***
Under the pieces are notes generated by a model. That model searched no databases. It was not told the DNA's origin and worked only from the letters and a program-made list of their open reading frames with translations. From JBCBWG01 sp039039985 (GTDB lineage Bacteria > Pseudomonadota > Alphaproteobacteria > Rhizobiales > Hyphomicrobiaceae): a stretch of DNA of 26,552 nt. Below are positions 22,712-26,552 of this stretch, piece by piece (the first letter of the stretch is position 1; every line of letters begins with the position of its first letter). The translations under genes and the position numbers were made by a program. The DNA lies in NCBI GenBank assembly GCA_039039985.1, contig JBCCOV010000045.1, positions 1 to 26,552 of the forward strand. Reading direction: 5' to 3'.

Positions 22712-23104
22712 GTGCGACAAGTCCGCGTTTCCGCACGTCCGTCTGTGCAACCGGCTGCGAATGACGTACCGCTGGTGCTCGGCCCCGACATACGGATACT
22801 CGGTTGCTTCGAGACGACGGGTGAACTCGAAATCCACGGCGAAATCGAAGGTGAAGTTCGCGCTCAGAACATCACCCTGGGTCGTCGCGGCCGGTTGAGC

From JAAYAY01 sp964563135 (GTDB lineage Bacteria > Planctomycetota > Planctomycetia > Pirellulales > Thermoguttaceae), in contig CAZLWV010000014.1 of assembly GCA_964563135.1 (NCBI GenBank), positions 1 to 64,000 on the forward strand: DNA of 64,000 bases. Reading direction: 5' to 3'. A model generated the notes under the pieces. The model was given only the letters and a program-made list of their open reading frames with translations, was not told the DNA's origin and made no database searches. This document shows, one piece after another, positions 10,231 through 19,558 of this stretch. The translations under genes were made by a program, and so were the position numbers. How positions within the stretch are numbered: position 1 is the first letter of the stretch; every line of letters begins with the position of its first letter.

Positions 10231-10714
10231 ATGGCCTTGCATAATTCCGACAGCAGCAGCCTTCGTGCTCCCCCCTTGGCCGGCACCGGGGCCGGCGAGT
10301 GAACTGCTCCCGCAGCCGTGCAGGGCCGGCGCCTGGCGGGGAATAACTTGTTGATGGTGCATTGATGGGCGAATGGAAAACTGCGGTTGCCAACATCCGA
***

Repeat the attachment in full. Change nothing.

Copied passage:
Under the pieces are notes generated by a model. That model searched no databases. It was not told the DNA's origin and worked only from the letters and a program-made list of their open reading frames with translations. From JBCBWG01 sp039039985 (GTDB lineage Bacteria > Pseudomonadota > Alphaproteobacteria > Rhizobiales > Hyphomicrobiaceae): a stretch of DNA of 26,552 nt. Below are positions 22,712-26,552 of this stretch, piece by piece (the first letter of the stretch is position 1; every line of letters begins with the position of its first letter). The translations under genes and the position numbers were made by a program. The DNA lies in NCBI GenBank assembly GCA_039039985.1, contig JBCCOV010000045.1, positions 1 to 26,552 of the forward strand. Reading direction: 5' to 3'.

Positions 22712-23104
22712 GTGCGACAAGTCCGCGTTTCCGCACGTCCGTCTGTGCAACCGGCTGCGAATGACGTACCGCTGGTGCTCGGCCCCGACATACGGATACT
22801 CGGTTGCTTCGAGACGACGGGTGAACTCGAAATCCACGGCGAAATCGAAGGTGAAGTTCGCGCTCAGAACATCACCCTGGGTCGTCGCGGCCGGTTGAGC

From JAAYAY01 sp964563135 (GTDB lineage Bacteria > Planctomycetota > Planctomycetia > Pirellulales > Thermoguttaceae), in contig CAZLWV010000014.1 of assembly GCA_964563135.1 (NCBI GenBank), positions 1 to 64,000 on the forward strand: DNA of 64,000 bases. Reading direction: 5' to 3'. A model generated the notes under the pieces. The model was given only the letters and a program-made list of their open reading frames with translations, was not told the DNA's origin and made no database searches. This document shows, one piece after another, positions 10,231 through 19,558 of this stretch. The translations under genes were made by a program, and so were the position numbers. How positions within the stretch are numbered: position 1 is the first letter of the stretch; every line of letters begins with the position of its first letter.

Positions 10231-10714
10231 ATGGCCTTGCATAATTCCGACAGCAGCAGCCTTCGTGCTCCCCCCTTGGCCGGCACCGGGGCCGGCGAGT
10301 GAACTGCTCCCGCAGCCGTGCAGGGCCGGCGCCTGGCGGGGAATAACTTGTTGATGGTGCATTGATGGGCGAATGGAAAACTGCGGTTGCCAACATCCGA